Guest post from Hannah E Twitter.com/hlekren
Years ago, I heard Jon Bellion for the first time. “She wrote it on the bathroom wall in her favorite shade of lipstick. L-I-F-E.”
And now here we are with his debut album, The Human Condition, and the moment deserves to be marked. This is a chapter of Jon Bellion’s collection of work that begs for listeners to set aside some time, put away the distractions, phones, people, whatever might draw you away and just listen. Bellion has put out some incredible tracks through his career - he’s done wonderful things that I think are life-changing, industry changing, and just downright inspiring, but this is far beyond what I’ve come to expect from Jon Bellion’s beautiful mind. From “He is the Same” to “Hands of God” Jon has given us a an spectacular mix of pop and rap, along with a story backed by a chorus that could fill out an impressive Broadway show.
If you start the story of The Human Condition, it begins with “He is the Same” – a clear ending and starting point for Bellion. As he embarks on this next part of his life, this is a reminder of who he is at his core, despite all the other things evolving around him – an idea that echoes throughout the album.
There are a few themes woven through these tracks, all tying back into the title, making this project truly next level. He zooms in to himself, the individual, with tracks like “All Time Low” and “Maybe IDK” that pay attention to both earthly and spiritual struggles. He also pans out to look at humanity as a whole with tracks like “Fashion” – one of my personal favorites that really examines the way we feel the need to present and package ourselves in social situations. He even gives us a background to the story with “New York Soul II” a follow up to “New York Soul” which gave me such comfort after I moved to New York and was parted from friends and family, and then he pulls back even farther with “Morning in America” where he holds a mirror up to a broken country.
Love seems to be at the core here, so deftly portraying relationships from the absolute fun and light-heartedness of young love in “80s Films”, to that moment you’re desperate to stop playing games and realize something real is happening in “Woke the F*ck Up” and another favorite of mine – the one that hits infatuation head on in “Overwhelming.” “The Good in Me” is a tortured love that seems right but is out of reach. He has arguments for how relationships make us better with “Weight of the World,” a track that also ties into this greater idea here that people are what saves us. And of course “Guillotine” that is about those relationships that are strong and sweet through the good and bad.
Then there’s “iRobot” with that complete drain of emotion – an ironic track for an album called The Human Condition, but in actuality there’s a play on this very human grievance for love lost that ties into another echo through this album – our reliance on technology and submitting to our lives playing out through phone screens.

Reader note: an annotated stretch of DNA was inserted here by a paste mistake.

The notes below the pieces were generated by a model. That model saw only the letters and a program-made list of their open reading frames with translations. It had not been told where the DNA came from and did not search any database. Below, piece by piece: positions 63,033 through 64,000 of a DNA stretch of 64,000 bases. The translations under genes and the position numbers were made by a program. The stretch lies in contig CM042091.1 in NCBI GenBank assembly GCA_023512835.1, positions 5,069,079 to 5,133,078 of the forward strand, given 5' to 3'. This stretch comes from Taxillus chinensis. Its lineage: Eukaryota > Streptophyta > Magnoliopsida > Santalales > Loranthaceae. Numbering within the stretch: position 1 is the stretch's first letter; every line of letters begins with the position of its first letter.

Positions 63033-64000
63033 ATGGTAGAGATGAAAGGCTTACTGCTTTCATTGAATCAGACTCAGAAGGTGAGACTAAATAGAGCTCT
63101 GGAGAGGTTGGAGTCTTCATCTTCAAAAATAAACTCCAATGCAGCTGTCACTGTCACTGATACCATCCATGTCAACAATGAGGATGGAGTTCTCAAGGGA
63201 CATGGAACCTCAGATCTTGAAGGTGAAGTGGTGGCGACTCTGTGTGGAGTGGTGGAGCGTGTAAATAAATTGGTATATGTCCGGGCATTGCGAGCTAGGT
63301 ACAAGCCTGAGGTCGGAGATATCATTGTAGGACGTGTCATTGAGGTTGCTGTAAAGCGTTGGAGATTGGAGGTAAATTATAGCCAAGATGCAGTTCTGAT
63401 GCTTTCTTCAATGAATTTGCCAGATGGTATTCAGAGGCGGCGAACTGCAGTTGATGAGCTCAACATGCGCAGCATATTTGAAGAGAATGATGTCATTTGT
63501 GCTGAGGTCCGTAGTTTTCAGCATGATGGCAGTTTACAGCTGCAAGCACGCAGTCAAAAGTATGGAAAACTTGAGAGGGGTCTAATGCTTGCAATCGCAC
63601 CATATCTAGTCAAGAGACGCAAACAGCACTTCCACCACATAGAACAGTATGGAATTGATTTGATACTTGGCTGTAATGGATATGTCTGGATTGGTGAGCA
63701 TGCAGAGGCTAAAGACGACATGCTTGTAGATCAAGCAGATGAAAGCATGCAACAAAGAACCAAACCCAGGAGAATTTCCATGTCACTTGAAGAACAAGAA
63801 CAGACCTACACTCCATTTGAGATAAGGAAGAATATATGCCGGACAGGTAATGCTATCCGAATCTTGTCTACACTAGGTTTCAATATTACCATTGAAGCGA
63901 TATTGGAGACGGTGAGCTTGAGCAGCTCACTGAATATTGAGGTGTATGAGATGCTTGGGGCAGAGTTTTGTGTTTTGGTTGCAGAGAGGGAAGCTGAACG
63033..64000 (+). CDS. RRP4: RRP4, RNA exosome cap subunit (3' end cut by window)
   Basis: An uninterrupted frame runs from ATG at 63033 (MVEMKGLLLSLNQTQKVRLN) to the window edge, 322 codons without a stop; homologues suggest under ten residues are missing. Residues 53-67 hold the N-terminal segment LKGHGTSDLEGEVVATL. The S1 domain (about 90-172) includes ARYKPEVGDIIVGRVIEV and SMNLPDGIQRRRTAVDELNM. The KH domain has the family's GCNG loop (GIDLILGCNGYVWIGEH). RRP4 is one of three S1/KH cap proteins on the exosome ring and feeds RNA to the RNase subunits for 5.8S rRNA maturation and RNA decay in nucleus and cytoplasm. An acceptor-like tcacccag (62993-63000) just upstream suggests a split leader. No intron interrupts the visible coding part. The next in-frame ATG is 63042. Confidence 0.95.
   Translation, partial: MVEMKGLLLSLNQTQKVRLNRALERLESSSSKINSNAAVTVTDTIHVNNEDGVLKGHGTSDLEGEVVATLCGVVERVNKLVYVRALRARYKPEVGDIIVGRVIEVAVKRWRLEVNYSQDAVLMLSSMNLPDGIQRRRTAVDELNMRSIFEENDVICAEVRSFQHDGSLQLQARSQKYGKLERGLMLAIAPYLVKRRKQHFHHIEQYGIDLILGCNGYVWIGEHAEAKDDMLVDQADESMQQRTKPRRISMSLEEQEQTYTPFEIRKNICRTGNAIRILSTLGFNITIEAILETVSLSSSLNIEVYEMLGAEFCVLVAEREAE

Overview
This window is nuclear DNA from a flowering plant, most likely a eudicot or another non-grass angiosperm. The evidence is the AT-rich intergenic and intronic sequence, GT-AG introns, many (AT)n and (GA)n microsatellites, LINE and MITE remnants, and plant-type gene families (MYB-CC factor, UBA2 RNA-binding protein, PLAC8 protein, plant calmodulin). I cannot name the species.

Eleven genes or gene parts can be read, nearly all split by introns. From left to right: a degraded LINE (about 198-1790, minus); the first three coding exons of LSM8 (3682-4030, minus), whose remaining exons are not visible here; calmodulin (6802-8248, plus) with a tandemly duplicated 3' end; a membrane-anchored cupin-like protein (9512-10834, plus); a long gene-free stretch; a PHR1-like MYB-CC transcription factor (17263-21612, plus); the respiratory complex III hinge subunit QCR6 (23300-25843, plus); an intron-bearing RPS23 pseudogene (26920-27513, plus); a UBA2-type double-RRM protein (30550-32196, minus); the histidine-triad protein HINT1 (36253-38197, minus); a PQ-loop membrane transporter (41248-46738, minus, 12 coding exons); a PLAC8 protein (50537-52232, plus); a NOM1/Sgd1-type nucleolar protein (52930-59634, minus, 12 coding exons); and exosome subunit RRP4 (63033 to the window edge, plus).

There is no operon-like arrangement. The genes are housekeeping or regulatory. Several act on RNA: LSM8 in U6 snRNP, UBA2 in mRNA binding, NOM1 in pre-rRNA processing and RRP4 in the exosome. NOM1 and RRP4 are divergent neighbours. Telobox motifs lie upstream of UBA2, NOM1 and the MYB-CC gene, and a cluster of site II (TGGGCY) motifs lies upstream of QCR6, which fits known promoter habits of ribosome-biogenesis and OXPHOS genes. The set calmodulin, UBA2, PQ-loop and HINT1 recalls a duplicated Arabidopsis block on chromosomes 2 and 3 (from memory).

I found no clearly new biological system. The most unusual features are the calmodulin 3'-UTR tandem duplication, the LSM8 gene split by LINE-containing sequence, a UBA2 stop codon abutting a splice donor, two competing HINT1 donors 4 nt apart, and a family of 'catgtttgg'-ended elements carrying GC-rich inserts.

Finally, we have the outro – “Hand of God.” You don’t have to be religious to let this song be a hair-raising religious (whatever your belief is) experience. Because in this awe-inspiring track Bellion takes all that makes you human and lifts it up to let you know that there’s something bigger out there. This track also highlights what makes Jon Bellion not only a spectacular musician but also an extraordinary human – he draws on other people for strength, talent and support.
This album is riddled with mentions of family, loves, and friends, because we don’t go through this life alone. In this final track, Jon brings a chorus to wrap up his story, echoing the other lines through this album, through this life – “He is the same.” “Just like the 80s films we’ll hook up in the backseat and let my best friend drive.” “Overwhelming.” “Push me down the Hudson River and turn on the radio.” I can see the stage setting itself, starting with Jon, followed by those closest to him who’ve been with him every step of this journey, moving to those he’s called in, people who’ve supported him near and far, followed by the extras, the fans, and then everyone else who might have touched his life in any way, all to join in the same song. Because Jon Bellion might be the name on the album, he might be the heart and soul behind it, but if you listen closely you will find that it’s a labor of love from a whole group of people that Jon Bellion has brought together for the sake of music. As Bellion says “I am just a man.”
The Human Condition is larger and shines brighter than that first song I ever heard but Bellion is the same – he’s just trying to figure out L-I-F-E. He’s still trying to figure it out, we all are, but in this album he’s gotten closer, he’s pushed farther and dug deeper to bring us something that can relate to whatever we’re going through because we’re all human. L-I-F-E. It’s human condition to feel the need to figure it out, and Jon Bellion is here to bring us together so we don’t have to go through it alone.